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Book Business January/February 2013 : Page 23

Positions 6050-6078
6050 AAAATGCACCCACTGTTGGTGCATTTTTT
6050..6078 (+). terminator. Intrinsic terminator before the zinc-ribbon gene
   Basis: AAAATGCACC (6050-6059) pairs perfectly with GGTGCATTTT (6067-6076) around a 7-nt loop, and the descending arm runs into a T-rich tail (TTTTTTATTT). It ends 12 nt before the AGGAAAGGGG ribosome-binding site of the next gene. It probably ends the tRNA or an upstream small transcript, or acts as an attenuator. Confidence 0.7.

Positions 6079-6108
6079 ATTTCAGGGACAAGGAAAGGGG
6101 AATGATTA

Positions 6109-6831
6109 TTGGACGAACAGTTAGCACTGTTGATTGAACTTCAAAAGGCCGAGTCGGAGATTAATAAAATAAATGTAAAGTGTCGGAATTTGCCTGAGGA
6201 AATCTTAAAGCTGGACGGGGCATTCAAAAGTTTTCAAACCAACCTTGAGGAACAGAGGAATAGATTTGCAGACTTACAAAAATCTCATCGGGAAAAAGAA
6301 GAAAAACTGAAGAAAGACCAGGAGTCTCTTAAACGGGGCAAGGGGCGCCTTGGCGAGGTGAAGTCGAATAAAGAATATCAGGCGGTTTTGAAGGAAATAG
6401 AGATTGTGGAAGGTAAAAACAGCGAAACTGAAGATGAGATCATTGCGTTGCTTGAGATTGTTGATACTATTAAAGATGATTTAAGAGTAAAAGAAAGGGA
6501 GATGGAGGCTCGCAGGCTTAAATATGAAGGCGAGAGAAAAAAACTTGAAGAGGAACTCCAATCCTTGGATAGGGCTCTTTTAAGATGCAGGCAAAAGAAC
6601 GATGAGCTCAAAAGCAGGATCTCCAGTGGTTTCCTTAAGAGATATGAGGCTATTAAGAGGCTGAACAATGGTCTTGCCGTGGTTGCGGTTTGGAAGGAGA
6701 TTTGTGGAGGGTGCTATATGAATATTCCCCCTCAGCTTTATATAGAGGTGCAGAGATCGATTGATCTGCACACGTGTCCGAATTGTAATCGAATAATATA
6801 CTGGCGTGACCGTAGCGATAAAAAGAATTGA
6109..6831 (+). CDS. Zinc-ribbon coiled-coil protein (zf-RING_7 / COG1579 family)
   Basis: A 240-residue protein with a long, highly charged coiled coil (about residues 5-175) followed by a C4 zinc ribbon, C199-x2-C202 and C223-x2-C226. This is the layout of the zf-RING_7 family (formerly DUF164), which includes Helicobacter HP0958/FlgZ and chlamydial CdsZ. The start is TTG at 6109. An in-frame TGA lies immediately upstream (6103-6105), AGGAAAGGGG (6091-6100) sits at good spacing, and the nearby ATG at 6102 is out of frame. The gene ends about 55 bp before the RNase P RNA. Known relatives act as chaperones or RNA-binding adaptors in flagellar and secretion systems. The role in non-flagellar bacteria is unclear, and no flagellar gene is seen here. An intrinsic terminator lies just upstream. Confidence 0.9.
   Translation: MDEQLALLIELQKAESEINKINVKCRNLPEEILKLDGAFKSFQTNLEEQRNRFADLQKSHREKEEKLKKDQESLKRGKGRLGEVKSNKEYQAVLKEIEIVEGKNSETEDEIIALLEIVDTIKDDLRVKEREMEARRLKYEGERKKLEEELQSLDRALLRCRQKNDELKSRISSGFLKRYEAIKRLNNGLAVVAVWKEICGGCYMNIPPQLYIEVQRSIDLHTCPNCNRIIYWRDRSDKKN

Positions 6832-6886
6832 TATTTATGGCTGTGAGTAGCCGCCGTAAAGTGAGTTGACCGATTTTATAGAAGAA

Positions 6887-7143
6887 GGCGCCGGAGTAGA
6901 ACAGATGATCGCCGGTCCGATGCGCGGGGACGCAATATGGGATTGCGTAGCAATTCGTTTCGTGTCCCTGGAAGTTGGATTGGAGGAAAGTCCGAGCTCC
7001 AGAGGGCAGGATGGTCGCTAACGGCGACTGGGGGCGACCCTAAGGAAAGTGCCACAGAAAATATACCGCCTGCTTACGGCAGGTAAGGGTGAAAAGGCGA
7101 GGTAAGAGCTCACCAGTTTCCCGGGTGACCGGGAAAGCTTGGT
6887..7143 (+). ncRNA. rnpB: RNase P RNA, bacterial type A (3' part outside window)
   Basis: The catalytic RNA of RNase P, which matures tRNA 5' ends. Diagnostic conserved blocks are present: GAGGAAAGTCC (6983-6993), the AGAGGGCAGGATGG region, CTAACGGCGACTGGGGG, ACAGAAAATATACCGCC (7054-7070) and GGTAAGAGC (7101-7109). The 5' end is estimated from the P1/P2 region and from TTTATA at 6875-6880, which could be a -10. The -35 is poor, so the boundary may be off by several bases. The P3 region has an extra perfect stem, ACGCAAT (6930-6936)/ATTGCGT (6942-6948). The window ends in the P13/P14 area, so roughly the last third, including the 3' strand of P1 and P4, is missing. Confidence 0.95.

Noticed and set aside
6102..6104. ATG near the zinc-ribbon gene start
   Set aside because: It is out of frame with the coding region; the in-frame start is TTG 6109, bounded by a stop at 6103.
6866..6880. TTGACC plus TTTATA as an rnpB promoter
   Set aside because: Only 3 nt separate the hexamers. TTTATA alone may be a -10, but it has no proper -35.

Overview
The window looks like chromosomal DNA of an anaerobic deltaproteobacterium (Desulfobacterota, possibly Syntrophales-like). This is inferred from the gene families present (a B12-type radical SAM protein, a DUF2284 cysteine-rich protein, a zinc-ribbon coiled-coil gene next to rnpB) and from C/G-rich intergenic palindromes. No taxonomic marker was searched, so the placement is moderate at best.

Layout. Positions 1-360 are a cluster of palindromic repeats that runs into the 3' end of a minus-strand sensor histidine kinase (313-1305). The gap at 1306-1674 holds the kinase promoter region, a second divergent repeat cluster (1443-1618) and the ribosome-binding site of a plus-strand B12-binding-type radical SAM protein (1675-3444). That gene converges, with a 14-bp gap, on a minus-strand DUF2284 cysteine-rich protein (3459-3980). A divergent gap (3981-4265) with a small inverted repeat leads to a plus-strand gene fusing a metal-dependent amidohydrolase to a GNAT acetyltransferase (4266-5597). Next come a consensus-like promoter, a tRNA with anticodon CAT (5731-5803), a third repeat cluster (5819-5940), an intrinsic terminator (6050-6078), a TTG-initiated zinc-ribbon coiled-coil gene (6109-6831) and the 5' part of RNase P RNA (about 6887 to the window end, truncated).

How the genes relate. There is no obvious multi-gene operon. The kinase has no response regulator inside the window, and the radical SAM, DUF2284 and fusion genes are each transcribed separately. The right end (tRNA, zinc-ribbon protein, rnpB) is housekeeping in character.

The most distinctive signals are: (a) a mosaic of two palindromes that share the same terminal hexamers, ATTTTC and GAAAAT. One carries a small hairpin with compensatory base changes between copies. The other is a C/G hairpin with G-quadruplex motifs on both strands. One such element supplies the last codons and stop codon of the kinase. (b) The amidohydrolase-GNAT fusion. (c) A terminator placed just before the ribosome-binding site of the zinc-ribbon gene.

in terms of unit sales. If you’re selling the same amount of product but for a lower price, decreased revenues is the conclu-sion one draws. The only way you can preserve margins is by cutting costs.” McCarthy sees one of the biggest challenges for the companies as they come together is a difference in culture. Random House, for instance, “is ex-tremely decentralized” while “Penguin is very much a centralized command and control kind of environment.” During his time at Random House, says McCarthy, “it was pretty rare to have a meeting at which you find peo-ple from different divisions. Generally speaking, I’d go to a Crown meeting and then a Knopf meeting and so forth.” At Penguin, says McCarthy, “most of the strategic decisions are made central-ly, but the culture is less corporate, more of a roll-up-our-sleeves culture. Leaner in general and much more scrappy.” He adds, “Often forgotten is when Putnam and Penguin merged, it was Putnam’s management that took over the com-pany. Putnam was not the sort of white-heeled shop that Penguin was. There are two cultures down at Penguin. People look at merging Random House with Penguin, a white-heeled publisher of classics. But it’s way more complicated than that. Six entities from the Random House side and two or three entities from the Penguin side.” While there are many risks inherent in a move of this size—from the per-ception of being seen as slow-footed and not innovative to lowered morale in back-office departments that are often targeted during consolidation—Mc-Carthy says the biggest risk is talent. “Suddenly your best people … are involved in merger activities, figuring out new partnerships, shifting their fo-cus,” he says. “It might not just be a year. It takes a lot of meetings to integrate two companies of this scale.” That said, McCarthy says he thinks the move makes perfect sense. “People are trying to read a lot into it … but I think any attempt to read this as an ex-treme change in the business is a misread. It’s consolidation, just like the publishing industry has experienced every year I’ve been in it.” The Skeptic Michael NorriS Senior Analyst Simba Information Some observers are more optimistic than others. Color Michael Norris less opti-mistic. “The only real innovative thing that may come out of this is the com-bined firm will have a lot more content to study, so they can better see what works and what doesn’t with print and digital distribution,” says Michael Norris, an astute observer of book buying trends in his role with Simba Information. “If they can combine easily and in a short time, that could be a good payoff.” Echoing Peter McCarthy’s thoughts on the effort it will take talented people to work on organizational issues, Norris sees this as a potential stumbling block for two publishers he regards as quite innovative in their own right. “I think this merger is high risk and low reward,” says Norris. “The two companies have been very innova-tive by themselves in the digital space and combining them won’t necessarily make them twice as innovative.” As with any move like this, there’s an opportunity cost among other risks. “The publishing business will continue to transform while Penguin Random House figures out who gets what title and who gets to lead,” says Norris. “Not only will they have to hold onto their talent with both hands during the tran-sition, but the industry may be differ-ent by the time they are fully integrated, and then they’ll be playing catch-up.” As to why this is happening, Norris thinks the move was not born of a stra-tegic need, but rather “because someone at either Pearson or Bertelsmann finally figured out that ebooks aren't going to step in and save the industry and wanted out of the consumer books business.” Norris emphasizes that he hopes the new entity will be successful, but quali-fies that he’ll be measuring that suc-cess against a different yardstick than shareholders will: “on the extent that they can get more people who don’t buy books to buy one book. Simba es-timates over 100 million adults didn’t buy a single, solitary book in the last 12 months, and everyone in the indus-try needs to start figuring out how to make content worth the wait instead of simply shortening the distance be-tween the voracious reader and the cash register.” The Pragmatist Michael cairNS Chief Revenue Officer Shared-Book According to industry vet Michael Cairns, there will, of course, be big op-erational challenges in maintaining the business momentum on both sides. “But most of the execs are going to know that,” says Cairns. “I suspect many have gone through something like this before.” Cairns, who was on hand for the merger that formed Price Waterhouse-Coopers in 1998, figures this deal will go down relatively smoothly. “Pearson and Ran-dom House have been talking about this for a while. They’ve been intellectualizing it for a lot longer than Simon & Schuster and HarperCollins [have] should they end up together,” says Cairns, referring to reported preliminary merger talks between two more of publishing’s titans. Why are mergers and acquisitions on everyone’s minds? “I think because they believe scale is going to be the only way that they can re-ally compete,” figures Cairns. “They need to extract more revenue out of their as-sets, and by combining operations, they’ll be able to push more content and more physical units through their operations.” Cairns cites physical properties, such as warehouses. “We know volumes in physical books are declining. They need to fill up that space with something, and it would be good if they could find oth-er books. They’ll be in a position where they’ll have much greater volume and get more value out of the assets that they already own. “My own view is that it’s going to happen without too much of a hiccup,” he says. “What happens next with other trade publishers is going to be | FEBRUARY 2013 ▲ 23